Brookhaven makes a great step forward in human rights manifestation by approving the installation of a comfort women statue in the city.
By Anna Kim
As night advanced on May 23rd, a growing nervousness filled the air in city hall. When the Brookhaven City Council unanimously voted to accept and place a monument to memorialize the comfort women of WWII, all the shouting from the attendees shook the historic night air. The City of Brookhaven became the first American city in the deep South to meet the challenge of fighting against sex trafficking and violence towards women.
The statue, which will be located in a city park that has yet to be determined, within the next 30 days, honors the 200,000 girls and women, euphemistically known as the comfort women. They were trafficked and sexually enslaved during World War II by the Japanese Imperial Army.
The memorial, which is of a young girl wearing Korean traditional clothing with bob cut seated in a chair next to an empty chair, is meant to raise awareness of the sexual trafficking taking place in today’s society. The Atlanta Comfort Women Memorial Task Force has already commissioned the memorial, named “Young Girl ‘s Statue for Peace," for $35,000 and has been keeping it in a member’s warehouse.
The artistic depiction shines a light on the atrocities that young girls and women went through during war time and hopes this global tragedy of human sex trade would never happen again.
“We are grateful for the courage, passion, and commitment of the city officials of Brookhaven," said the Chair of the task force. “It is our hope that this beautiful statue will bring much healing, peace, and hope.”
At first, John Park, City Councilman of Brookhaven who has a Korean heritage, championed the idea of welcoming the statue hearing from the task force. Mayor John Ernst and City Council members fervently agreed to move the item up on the agenda.
The council received a standing ovation after the vote.
“By establishing this memorial, we are raising awareness of the ongoing problems of sexual and human trafficking taking place in metro Atlanta and the world today,” said Mayor Ernst. “We are proud to join the growing list of progressive cities around the world that have already installed memorials in recognition of Comfort Women and their suffering. Brookhaven is now the first city in the state of Georgia to publicly commit to the memorial, and we encourage other cities to join us in a strong, public stand against human trafficking.”
However, to make this happen, many cities might have to work through backlash from the Japanese consulate in the region. Take the Center for Civil and Human Rights for example. Originally, the comfort women memorial was supposed to have been downtown since earlier this year. The Center had initially agreed in February to install the statue on its property. However, in March, the center rescinded the agreement with the task force after allegedly receiving backlash from the Japanese consulate, claiming that they didn’t have a policy in place dealing with public memorials at its site.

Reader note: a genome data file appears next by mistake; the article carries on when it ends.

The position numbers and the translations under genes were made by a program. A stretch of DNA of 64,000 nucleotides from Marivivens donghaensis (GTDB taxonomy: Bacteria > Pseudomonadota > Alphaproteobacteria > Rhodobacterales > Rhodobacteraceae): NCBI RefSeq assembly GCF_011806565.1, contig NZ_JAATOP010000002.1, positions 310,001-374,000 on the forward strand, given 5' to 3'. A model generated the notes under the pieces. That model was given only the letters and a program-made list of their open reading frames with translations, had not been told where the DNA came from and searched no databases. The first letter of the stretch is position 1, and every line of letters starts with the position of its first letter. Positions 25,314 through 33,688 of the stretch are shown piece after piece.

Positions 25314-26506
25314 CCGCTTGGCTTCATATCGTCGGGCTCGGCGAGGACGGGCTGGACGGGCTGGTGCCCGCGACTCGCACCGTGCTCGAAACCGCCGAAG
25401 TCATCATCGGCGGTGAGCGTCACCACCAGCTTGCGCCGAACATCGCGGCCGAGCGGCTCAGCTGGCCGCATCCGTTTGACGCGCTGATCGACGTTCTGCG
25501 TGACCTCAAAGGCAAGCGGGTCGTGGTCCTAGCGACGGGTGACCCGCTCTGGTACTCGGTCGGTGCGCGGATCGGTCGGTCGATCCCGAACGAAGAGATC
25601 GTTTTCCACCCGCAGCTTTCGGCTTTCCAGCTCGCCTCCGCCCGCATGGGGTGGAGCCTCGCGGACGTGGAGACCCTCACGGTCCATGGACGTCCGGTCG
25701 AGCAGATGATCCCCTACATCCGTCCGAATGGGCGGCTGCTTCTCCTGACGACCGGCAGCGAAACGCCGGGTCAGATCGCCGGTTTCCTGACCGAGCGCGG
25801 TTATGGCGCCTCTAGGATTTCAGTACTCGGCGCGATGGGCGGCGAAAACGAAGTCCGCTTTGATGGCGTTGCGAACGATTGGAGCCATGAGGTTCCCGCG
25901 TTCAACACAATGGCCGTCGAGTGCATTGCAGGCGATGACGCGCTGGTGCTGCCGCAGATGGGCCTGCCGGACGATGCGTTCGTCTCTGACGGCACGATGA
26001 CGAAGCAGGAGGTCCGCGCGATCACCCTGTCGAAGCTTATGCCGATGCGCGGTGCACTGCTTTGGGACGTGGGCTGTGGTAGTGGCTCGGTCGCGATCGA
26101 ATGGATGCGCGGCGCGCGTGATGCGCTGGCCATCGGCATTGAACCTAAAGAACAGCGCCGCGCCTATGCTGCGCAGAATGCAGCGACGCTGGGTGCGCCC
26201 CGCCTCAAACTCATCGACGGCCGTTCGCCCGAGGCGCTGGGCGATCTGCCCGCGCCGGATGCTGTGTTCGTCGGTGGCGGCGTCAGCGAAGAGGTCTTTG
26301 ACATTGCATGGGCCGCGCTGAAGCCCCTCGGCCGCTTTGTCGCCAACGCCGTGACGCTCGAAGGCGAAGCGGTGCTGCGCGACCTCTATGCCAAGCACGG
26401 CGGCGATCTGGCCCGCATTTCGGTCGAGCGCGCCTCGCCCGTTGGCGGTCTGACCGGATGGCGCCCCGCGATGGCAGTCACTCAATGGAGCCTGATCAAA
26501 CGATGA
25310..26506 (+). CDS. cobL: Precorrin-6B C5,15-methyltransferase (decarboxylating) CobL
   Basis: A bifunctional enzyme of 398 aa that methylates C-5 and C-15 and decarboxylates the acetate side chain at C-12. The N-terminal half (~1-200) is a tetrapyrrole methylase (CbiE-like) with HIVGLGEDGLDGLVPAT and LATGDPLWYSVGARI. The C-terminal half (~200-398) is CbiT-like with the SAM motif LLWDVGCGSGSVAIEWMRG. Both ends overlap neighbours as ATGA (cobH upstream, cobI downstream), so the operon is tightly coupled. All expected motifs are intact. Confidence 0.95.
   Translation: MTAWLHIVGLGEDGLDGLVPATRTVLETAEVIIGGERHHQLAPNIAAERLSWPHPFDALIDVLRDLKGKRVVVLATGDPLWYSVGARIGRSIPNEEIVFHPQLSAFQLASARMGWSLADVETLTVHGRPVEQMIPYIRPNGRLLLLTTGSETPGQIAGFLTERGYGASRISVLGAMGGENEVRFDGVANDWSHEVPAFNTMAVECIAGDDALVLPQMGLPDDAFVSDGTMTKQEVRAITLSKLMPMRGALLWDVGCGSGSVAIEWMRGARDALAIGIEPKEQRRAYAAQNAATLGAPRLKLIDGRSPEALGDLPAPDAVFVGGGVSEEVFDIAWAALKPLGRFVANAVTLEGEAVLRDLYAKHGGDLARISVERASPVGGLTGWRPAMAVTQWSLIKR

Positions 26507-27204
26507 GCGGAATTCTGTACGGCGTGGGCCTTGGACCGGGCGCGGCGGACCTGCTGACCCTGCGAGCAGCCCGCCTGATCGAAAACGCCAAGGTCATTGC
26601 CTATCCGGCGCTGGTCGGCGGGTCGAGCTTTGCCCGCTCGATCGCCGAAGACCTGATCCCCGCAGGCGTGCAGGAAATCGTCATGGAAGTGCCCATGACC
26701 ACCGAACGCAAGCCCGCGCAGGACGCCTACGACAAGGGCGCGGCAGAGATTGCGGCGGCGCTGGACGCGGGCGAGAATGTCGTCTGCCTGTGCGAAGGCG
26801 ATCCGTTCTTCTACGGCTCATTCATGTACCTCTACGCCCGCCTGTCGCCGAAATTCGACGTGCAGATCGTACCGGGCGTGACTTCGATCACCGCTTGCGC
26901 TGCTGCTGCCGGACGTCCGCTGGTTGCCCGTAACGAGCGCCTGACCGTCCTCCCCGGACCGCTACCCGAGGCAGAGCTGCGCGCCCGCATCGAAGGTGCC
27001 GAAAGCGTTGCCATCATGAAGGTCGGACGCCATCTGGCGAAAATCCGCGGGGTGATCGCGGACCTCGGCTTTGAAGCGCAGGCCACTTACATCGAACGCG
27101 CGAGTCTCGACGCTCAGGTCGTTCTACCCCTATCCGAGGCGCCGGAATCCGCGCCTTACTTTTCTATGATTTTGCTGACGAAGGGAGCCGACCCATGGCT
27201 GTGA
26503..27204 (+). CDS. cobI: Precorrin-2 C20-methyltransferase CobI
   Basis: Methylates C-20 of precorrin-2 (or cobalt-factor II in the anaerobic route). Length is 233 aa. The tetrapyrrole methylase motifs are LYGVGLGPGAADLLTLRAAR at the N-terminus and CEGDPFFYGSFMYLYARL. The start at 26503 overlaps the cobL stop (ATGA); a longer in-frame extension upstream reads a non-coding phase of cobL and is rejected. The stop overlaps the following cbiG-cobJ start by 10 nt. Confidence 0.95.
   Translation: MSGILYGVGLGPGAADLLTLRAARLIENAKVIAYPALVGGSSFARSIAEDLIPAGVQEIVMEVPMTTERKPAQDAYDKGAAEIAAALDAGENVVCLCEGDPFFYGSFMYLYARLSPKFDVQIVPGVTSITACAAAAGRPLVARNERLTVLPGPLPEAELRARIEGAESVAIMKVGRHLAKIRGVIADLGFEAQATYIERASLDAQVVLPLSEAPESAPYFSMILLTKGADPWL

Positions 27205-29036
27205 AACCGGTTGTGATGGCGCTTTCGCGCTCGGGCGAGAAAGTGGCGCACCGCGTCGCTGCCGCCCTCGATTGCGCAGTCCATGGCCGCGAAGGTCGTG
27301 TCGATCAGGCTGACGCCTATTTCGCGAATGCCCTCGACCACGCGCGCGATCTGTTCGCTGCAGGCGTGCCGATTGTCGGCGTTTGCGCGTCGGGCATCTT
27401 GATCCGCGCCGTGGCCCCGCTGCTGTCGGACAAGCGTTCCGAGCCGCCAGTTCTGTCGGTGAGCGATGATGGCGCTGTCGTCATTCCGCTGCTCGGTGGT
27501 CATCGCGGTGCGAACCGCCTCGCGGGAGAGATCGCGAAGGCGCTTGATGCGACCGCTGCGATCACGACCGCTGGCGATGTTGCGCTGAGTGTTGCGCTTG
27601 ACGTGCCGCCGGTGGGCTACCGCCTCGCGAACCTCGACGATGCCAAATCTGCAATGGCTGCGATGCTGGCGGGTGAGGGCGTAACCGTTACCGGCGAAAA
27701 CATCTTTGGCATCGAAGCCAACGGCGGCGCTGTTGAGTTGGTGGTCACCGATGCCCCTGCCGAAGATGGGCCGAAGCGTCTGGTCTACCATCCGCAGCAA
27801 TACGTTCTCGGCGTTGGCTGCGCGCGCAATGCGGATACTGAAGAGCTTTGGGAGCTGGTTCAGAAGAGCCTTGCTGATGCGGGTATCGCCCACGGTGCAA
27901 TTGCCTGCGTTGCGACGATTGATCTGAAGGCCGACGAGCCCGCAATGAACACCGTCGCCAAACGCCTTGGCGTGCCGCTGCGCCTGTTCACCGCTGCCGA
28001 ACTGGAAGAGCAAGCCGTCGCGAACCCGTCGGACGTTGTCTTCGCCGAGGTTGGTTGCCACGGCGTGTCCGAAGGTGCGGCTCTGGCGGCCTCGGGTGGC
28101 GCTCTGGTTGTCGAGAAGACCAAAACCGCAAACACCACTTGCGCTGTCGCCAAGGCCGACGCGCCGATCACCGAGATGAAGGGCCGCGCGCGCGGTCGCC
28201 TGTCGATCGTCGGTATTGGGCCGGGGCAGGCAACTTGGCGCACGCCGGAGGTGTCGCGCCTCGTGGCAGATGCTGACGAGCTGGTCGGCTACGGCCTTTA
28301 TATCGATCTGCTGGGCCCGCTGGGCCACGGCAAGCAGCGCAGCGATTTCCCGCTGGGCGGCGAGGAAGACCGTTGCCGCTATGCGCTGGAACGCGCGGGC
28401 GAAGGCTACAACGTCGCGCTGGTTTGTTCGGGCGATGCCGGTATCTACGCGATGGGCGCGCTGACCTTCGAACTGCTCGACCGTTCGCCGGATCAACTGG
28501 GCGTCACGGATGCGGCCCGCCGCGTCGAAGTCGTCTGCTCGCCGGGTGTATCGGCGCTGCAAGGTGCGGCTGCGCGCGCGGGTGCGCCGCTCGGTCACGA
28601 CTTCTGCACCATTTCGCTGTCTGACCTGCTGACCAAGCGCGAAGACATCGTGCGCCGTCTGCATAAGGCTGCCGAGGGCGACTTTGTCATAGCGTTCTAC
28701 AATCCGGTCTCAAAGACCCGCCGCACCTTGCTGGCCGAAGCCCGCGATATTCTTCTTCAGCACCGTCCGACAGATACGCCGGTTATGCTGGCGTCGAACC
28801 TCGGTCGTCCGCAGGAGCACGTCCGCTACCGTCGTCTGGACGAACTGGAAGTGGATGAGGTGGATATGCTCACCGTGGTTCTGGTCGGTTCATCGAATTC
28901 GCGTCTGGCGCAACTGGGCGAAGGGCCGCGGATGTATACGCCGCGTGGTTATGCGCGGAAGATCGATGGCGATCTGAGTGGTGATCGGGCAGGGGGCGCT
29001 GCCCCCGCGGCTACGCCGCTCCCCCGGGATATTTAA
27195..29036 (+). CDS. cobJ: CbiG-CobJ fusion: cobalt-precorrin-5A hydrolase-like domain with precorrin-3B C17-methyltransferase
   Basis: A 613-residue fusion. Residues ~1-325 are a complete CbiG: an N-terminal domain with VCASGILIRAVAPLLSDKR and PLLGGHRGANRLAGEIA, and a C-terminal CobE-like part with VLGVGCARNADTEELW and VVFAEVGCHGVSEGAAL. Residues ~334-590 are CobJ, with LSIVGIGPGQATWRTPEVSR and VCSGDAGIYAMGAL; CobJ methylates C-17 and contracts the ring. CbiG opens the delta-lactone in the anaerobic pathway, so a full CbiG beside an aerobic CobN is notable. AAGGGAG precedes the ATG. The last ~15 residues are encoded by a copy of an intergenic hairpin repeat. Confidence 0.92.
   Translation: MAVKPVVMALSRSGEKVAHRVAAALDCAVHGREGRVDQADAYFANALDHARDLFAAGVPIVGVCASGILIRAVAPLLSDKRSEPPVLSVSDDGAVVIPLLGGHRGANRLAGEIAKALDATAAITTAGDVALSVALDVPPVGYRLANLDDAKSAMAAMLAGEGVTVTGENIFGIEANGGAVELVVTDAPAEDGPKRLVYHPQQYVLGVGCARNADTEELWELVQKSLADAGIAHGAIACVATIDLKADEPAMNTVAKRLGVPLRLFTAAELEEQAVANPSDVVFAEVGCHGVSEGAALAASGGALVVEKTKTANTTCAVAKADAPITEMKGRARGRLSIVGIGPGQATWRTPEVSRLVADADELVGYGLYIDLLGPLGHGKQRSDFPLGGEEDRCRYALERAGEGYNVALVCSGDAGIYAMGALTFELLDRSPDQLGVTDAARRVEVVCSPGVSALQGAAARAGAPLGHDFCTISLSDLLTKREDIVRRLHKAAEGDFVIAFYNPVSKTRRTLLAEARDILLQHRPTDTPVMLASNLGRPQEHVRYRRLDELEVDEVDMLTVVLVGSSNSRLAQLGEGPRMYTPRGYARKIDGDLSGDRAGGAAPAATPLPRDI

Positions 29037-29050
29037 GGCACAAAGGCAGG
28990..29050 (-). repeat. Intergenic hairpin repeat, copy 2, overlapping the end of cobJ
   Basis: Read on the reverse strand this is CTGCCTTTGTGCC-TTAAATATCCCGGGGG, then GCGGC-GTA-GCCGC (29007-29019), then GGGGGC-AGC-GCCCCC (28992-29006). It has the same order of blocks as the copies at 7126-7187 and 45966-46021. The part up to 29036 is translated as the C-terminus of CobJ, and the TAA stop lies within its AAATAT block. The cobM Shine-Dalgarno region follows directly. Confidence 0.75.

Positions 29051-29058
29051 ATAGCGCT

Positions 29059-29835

The Japanese Consulate in Atlanta stated to the Atlanta Business Chronicle that there was concern about the statue leading to “discrimination, humiliation, or bullying against members of the Japanese community in Atlanta, who wish to live in peace.”
Council members of the City of Brookhaven stress that the comfort women statue establishment is not country bashing.
“We must cast light upon that atrocious history…It is a wake-up call and we learn from it,” said council member Bates Mattison. “But this is not about a nationality feeling they should be ashamed.”
Concil member Joe Gebbia said, “We have to look at what was done in the past and be reminded we cannot repeat the same tragedies in the future. This is a moral issue and we take a major step forward moral promotion. This is a statement to who we are as Brookhaven.”
Meanwhile, Brookhaven is home to a diverse and vibrant community, where approximately 25 percent of residents are foreign born. Brookhaven was also the first city to join “We’re Not Buying It,” a national initiative to develop strategies to end sex trafficking in the U.S. Other U.S. cities that have established Comfort Women memorials include: Palisades Park, New Jersey; Nassau, New York(2 memorials); Bergen City, New Jersey; Glendale, California; Southfield, Michigan; Fairfax, Virginia; Union City, New Jersey; San Francisco, California; and with efforts currently on track in Chicago.
When the Brookhaven City Council unanimously voted to accept and place a monument to memorialize the comfort women of WWII, all the shouting from the attendees shook the historic night air. <photo=Peter Kim>
Young Girl ‘s Statue for Peace will be located in a city park within the next 30 days,
The Atlanta Comfort Women Memorial Task Force.